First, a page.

Oh, how I’m morally conflicted by this film. Vikram Gandhi documents his posing as an eastern Indian spiritual guru who rapidly gains a devout following. What happens when he reveals to his devotees that he is simply a false prophet from New York out to prove that you are your own guru? I’ll let you find out. Part-satire, part-undercover expose on what NPR calls the “absurdity of blind faith,” this documentary plays like a social experiment in the vein of Borat meets a New Age yoga cult. I’m conflicted because people were deceived. But, that’s kind of the point.
If you haven’t yet seen this movie based on the memoir by Garrard Conley about being a Baptist pastor’s son who is outed as gay and pressured into conversion therapy, you’re missing one of the most significant films to expose the underbelly of evangelicalism to mainstream society. If you’re like me and grew up believing homosexuality - or anything other than cis-heterosexuality - was a demonic affliction one needed healing from, scenes will resonate. Perhaps painfully. But things are changing - Canada just became the latest country to ban conversion therapy. I don’t doubt Garrard’s story is playing a powerful role.
This movie about purity culture was made before purity culture was even a term. Based on the true stories of three Irish girls locked in an asylum for the “crimes” of flirting, having a child out of wedlock, and being raped by a family member, this film shows their struggle to maintain hope as they fight to survive abuse and plan an escape. Set in 1960s Ireland, this story is as much about female guilt as it is about Catholic guilt, and its harrowing display of religion’s fear of women is universal.
I recently discussed on The Free Thought Prophet podcast how this documentary, though scathing, validated me at a time when I really needed reassurance that I wasn’t going to hell. Say what you will about Bill Maher and his mockery-style exposé of the holes in Christianity, but I say there is a time and place for what I call “angry atheism.” This 2008 film found me one year out of faith, still shaky and battling what I would later know were symptoms of religious trauma, and I trembled with vindication as I sat in the theater watching Maher debunk things I hated to admit still haunted me.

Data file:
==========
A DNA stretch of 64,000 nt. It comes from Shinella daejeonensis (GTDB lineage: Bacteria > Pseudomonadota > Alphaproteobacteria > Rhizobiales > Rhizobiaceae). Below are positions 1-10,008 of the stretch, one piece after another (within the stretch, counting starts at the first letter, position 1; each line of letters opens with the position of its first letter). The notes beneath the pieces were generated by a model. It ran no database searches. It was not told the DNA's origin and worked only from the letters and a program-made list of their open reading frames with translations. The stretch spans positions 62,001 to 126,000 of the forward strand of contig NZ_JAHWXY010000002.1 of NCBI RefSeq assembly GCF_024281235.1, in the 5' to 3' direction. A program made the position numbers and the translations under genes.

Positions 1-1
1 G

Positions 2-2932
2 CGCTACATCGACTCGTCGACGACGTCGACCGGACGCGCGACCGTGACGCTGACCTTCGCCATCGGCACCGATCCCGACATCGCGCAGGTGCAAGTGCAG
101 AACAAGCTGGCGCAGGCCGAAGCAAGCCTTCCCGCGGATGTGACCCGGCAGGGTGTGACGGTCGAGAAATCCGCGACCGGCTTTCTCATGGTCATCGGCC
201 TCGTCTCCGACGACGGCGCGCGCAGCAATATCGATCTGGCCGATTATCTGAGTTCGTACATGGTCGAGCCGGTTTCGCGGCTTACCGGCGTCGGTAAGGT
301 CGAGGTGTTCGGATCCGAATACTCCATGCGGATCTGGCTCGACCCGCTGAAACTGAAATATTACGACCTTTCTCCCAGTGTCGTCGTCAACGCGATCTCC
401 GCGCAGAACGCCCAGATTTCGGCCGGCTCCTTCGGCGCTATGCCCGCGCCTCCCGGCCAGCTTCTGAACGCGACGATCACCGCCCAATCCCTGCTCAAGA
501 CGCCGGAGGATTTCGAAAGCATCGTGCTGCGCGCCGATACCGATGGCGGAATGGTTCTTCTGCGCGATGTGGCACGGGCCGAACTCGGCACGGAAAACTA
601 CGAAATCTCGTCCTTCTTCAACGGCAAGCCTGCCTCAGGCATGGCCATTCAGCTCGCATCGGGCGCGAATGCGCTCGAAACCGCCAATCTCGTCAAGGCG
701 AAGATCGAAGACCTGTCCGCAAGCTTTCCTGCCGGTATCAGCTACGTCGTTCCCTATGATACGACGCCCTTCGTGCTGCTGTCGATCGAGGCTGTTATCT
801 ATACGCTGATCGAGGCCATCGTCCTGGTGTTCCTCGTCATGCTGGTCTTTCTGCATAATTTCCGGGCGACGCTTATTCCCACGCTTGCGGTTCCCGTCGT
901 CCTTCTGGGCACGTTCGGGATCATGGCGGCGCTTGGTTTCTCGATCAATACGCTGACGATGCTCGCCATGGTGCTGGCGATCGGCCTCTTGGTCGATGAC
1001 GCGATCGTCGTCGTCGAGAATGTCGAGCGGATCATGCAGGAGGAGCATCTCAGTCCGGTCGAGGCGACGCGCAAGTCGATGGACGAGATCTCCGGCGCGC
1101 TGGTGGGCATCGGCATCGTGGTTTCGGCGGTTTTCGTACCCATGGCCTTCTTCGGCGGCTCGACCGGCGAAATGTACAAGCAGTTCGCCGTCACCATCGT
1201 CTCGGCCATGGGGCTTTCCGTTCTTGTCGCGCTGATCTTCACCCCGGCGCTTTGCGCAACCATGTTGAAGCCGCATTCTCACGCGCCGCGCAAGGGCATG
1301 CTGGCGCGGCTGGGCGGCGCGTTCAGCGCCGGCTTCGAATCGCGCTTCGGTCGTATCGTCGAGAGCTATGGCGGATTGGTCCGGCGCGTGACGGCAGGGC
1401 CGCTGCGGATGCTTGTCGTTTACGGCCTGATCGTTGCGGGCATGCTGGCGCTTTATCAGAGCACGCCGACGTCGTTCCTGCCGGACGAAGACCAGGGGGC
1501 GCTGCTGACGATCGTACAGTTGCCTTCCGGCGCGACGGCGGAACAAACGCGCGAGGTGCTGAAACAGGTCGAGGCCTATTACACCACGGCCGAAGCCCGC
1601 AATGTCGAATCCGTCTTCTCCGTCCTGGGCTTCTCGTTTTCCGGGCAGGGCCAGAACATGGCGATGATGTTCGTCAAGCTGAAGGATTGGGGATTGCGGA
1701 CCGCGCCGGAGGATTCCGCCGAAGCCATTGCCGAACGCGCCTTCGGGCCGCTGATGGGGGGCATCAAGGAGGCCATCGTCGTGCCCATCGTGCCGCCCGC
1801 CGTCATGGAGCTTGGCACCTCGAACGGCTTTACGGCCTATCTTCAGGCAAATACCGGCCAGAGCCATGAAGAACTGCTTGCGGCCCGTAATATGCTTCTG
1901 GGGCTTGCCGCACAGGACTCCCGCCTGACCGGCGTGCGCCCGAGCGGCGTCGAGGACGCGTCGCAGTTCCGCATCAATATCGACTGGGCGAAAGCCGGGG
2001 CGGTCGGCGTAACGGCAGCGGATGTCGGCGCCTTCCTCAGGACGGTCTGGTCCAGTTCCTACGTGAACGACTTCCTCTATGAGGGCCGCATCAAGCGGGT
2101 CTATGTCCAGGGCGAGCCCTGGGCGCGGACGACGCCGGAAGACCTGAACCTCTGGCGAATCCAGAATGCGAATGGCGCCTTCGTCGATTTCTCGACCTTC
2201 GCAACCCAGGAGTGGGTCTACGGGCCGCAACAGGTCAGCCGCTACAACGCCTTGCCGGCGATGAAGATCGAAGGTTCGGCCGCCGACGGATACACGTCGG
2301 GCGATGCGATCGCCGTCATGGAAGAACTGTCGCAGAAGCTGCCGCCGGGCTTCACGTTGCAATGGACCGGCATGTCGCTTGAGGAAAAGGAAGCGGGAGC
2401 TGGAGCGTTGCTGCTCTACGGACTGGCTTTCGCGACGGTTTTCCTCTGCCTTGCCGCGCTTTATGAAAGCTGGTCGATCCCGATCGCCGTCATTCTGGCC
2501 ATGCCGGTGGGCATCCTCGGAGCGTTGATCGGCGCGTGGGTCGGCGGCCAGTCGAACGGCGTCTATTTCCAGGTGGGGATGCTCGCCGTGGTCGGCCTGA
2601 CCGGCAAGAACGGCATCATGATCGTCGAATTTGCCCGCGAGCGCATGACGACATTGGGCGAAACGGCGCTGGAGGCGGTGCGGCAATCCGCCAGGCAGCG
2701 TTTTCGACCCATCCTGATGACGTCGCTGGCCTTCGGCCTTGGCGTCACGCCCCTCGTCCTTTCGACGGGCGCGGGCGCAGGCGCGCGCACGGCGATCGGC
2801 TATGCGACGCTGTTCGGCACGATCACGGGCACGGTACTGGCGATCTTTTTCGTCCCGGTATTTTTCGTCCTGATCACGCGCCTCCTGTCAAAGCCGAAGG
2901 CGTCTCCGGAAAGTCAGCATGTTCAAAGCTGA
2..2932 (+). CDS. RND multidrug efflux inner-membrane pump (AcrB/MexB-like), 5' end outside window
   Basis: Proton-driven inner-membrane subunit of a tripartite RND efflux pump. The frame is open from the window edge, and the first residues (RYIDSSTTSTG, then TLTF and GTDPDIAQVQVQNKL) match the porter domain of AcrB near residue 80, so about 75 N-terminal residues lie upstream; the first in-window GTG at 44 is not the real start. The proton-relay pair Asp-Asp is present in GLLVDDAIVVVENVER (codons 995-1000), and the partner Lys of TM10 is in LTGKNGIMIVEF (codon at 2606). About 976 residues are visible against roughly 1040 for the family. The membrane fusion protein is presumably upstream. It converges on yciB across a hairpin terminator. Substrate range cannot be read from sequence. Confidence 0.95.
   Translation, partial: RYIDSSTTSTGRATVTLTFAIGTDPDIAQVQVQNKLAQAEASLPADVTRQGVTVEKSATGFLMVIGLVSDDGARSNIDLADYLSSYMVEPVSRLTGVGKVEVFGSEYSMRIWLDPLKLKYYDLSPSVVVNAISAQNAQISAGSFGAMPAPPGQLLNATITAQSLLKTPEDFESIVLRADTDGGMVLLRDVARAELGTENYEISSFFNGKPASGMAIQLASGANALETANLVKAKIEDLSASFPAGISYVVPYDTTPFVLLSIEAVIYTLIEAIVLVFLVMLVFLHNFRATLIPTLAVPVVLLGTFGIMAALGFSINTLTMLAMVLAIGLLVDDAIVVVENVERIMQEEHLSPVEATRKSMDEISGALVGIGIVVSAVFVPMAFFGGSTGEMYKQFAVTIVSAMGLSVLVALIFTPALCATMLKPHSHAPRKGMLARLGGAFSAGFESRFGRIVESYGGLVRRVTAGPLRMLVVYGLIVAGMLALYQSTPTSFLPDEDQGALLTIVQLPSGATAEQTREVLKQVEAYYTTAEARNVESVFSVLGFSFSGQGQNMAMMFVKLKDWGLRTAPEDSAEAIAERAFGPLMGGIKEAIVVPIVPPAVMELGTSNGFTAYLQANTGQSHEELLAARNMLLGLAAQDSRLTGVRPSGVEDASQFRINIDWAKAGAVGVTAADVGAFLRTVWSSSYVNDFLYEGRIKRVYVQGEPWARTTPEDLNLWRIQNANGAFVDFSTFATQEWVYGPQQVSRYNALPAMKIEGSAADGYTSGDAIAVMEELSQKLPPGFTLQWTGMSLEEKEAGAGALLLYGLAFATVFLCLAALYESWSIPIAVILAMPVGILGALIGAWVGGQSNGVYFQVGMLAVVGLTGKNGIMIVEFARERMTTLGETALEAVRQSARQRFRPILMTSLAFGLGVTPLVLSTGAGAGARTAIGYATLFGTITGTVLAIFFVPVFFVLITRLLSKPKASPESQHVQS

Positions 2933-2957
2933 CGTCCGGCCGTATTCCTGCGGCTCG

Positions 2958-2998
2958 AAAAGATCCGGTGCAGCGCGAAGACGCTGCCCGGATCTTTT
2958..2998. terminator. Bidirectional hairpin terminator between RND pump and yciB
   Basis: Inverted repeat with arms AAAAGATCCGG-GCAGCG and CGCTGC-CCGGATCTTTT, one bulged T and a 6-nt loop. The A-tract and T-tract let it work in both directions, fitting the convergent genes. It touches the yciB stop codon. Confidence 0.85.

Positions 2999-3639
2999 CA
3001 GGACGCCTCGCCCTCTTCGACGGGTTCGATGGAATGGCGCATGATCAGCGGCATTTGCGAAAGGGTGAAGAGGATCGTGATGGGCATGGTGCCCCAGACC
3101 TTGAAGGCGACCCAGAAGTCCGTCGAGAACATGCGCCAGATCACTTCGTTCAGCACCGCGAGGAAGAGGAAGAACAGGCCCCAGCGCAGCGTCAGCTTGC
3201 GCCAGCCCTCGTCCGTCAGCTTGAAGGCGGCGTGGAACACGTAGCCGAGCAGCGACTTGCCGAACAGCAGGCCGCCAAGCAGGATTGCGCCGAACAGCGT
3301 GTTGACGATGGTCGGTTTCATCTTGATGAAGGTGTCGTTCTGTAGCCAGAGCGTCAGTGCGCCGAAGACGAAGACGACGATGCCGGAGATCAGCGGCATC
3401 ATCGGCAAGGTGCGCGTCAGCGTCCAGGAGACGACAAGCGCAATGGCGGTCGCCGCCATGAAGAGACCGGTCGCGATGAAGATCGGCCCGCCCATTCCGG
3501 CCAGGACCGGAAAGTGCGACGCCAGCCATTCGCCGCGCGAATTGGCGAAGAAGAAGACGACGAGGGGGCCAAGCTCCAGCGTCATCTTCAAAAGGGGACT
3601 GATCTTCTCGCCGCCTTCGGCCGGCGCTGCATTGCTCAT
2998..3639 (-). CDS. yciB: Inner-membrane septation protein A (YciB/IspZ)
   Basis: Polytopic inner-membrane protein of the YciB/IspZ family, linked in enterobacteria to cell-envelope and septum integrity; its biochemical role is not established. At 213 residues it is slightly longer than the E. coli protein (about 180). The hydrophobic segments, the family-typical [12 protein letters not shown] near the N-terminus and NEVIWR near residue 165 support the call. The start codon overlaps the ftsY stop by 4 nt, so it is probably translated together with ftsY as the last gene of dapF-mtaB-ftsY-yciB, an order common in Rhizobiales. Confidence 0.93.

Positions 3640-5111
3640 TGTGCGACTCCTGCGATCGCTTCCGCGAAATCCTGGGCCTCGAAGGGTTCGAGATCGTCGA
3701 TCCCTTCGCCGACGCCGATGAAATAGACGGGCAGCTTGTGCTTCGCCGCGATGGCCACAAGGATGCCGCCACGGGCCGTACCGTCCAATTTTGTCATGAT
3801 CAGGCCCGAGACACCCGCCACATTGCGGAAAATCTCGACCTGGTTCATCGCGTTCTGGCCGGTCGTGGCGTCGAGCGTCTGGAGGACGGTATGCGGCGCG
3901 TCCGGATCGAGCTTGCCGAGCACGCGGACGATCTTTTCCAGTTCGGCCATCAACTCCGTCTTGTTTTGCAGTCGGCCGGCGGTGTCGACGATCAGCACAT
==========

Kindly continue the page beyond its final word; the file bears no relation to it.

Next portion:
The directors of Jesus Camp bring you another inside peek into one of the most isolated religious groups in America: ultra-Orthodox Judaism. Following a divorced woman on the verge of losing her children, a knowledge-hungry survivor trying to find his way in the secular world, and a man who left his family and the only community he ever knew to be an actor, this documentary shows the heartbreaking fallout of what can happen when you challenge a belief system regarded as law. Emotional, educational, and hopeful, this film left me contemplating the line between religious freedom and abuse.
BONUS WATCH! Since we are in the era of social distancing and self-quarantine, you might be needing a new series to get sucked into. Allow me to include…
If you haven’t watched this cinematic show yet, get ready! It’s everything you’ve heard and then some. Seasons 1-3 in particular chronicle the arc of one of the most fascinating characters I’ve ever seen on television: the Christian monk Athelstan. Kidnapped during a Viking raid to live as a household slave, Athelstan gradually comes to learn the Northmen are not the heathens he expected, nor is his faith as solid as he believed. The loneliness and liberty of his deconversion are sure to resonate - and the conversations between him and his Norse god-worshipping friends make this series underrated for its philosophical depth.
And there you have it, my list of movies that helped me as I dared to doubt! What films or TV shows helped you process your journey in and out of faith? Comment below, I can’t wait to watch them!